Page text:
- Cape Vincent Eagle (Cape Vincent, NY), 20 Nov 1919
- Full Text
- Ontario's Record For Lost Vessels
Many Ships Have Mysteriously Disappeared Beneath the Waters of This Lake
(Toronto Telegram) Did the "Homer Warren," wallowing the welter of sulky slumbering seas as she pushed her way homeward just a a week ago' tonight hear the throb of the "Ontario's" long lost drum?
King George had a sloop, of war on this lake while the Thirteen Colonies were fighting the War of Independence. She was the flagship of the fleet, and mounted 22 guns. Commodore Andrews commanded her. In the year 1780 she took on board a detachment of the Eighth King's Regiment under Colonel Burton, at Niagara, and .sailed for Oswego—at that time a British, port. A tremendous storm rose at night, and the "Ontario" and the 172 seamen and soldiers who embarked in her were 'never seen again. The only trace of her was the drum of the Eighth King's Regiment, tossing among the breakers under the hill that overlooks Oswego harbor.
The king's schooner "Speedy" sailed from Toronto on the 7th of October, 1804, with the most notable company on board that had yet voyaged out of the undeveloped harbor of York. It included Mr. Justice Cochrane, chief justice of the province of Upper Canada; Mr. Robert J.D.Gray, solicitor general; Mr. Angus McDonnell, advocate, and member of the House of Assembly; - Mr. John Fiske, high constable of York and Mr. George Cowan, Indian agent. There was also on board an Indian named Ogetonlcut, held for the murder of John Sharpe, of the Queen's Rangers.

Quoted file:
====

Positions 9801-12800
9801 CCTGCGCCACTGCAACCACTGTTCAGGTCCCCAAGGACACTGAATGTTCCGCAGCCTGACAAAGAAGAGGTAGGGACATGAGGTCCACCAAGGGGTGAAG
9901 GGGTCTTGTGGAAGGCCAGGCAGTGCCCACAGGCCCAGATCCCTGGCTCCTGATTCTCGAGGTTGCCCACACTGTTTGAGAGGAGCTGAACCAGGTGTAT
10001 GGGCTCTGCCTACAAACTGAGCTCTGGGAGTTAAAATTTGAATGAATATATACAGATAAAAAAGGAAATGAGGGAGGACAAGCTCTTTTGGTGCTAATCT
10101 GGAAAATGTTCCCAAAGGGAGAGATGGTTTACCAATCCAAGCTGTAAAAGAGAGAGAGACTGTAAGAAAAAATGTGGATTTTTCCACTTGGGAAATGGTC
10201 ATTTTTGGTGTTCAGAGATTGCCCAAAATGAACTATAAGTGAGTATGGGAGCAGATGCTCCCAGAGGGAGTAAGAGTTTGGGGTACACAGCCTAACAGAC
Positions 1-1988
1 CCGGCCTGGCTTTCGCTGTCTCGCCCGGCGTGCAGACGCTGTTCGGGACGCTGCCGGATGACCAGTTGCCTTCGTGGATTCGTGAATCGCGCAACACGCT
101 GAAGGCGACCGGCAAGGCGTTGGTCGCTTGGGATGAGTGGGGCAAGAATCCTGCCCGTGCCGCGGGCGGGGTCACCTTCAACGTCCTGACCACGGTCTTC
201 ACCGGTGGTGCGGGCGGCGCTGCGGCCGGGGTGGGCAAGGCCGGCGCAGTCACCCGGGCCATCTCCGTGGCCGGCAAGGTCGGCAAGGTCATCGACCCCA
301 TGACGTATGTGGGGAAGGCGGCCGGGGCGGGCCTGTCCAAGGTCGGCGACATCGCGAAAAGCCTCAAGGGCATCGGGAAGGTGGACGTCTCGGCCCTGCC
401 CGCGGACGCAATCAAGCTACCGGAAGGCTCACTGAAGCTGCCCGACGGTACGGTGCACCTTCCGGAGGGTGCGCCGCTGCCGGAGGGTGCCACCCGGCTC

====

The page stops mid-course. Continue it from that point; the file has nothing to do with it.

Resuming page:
The Indian was being taken to, Presqu'isle for trial. The voyage was to effect the inaugration of Presqu'isle the capital of the new district of Newcastle. Had the trial proceeded Presqu'ile - now a summer resort, near the Bay of Quinte would possibly have become the capital of the province. But a northeast gale arose the beacon fire blazed on Presqu'isle Point in vain, and the "Speedy" and all her company—20 souls—disappeared in the darkness, till the sea gives up its dead.
Still on stormy nights old sailors listen for the throb of "Ontario's" drum, and the booming of the "Speedy's" minute-gun; but many a good ship has gone down since then in the same lake leaving even less trace.
A Lake of Riddles
The stranger, even the landsman dwelling on its placid shores cannot realize the irresistible fury of Lake Ontario aroused. It is just a little lake, smallest of the five sisters—Ontario, Erie, Huron, Superior, Michigan. Two hundred miles long from end to end. Fifty miles wide at its widest. Girded by towns and cities within an hour's run of each other, all the way round, by train or trolley. It. has been crossed by a tiny sailboat with bows rising only six inches above the water level. Only three months ago canoeists paddled across without mishap. And yet the "Homer Warren" is only one of hundreds of ships that have been engulfed in Ontario's raging waters mysteriously since they closed on the "Ontario" and the "Speedy" more than a century ago.